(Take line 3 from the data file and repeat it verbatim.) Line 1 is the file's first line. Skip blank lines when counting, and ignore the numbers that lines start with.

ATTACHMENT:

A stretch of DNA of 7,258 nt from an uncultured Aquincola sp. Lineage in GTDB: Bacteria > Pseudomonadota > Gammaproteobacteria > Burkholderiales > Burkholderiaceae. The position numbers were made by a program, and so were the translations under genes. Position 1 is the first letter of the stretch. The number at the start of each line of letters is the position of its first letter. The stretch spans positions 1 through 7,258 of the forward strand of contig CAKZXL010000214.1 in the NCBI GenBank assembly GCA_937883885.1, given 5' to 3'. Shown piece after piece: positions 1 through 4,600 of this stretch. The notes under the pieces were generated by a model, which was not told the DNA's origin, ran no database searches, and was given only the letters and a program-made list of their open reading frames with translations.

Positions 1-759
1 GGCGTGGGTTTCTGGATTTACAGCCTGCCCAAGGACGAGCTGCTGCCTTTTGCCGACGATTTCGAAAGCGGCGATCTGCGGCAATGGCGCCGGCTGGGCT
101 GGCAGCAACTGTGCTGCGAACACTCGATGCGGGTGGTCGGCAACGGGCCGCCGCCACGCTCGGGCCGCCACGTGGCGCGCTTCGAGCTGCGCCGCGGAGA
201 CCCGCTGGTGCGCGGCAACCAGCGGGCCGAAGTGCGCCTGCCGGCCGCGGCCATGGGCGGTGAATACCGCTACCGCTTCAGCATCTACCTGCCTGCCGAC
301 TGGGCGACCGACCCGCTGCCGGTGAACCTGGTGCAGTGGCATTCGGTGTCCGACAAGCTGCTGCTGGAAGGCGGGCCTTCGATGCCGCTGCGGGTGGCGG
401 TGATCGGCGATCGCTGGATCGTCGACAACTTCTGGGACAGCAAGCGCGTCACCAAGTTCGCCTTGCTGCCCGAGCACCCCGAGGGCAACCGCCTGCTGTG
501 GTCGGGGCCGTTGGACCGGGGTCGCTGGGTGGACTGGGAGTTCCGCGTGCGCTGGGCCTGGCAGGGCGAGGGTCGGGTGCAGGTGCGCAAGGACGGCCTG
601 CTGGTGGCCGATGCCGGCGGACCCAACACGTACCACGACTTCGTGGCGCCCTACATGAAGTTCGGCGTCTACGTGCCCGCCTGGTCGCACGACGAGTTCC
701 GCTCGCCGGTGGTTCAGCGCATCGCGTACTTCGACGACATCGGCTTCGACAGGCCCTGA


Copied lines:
1 GGCGTGGGTTTCTGGATTTACAGCCTGCCCAAGGACGAGCTGCTGCCTTTTGCCGACGATTTCGAAAGCGGCGATCTGCGGCAATGGCGCCGGCTGGGCT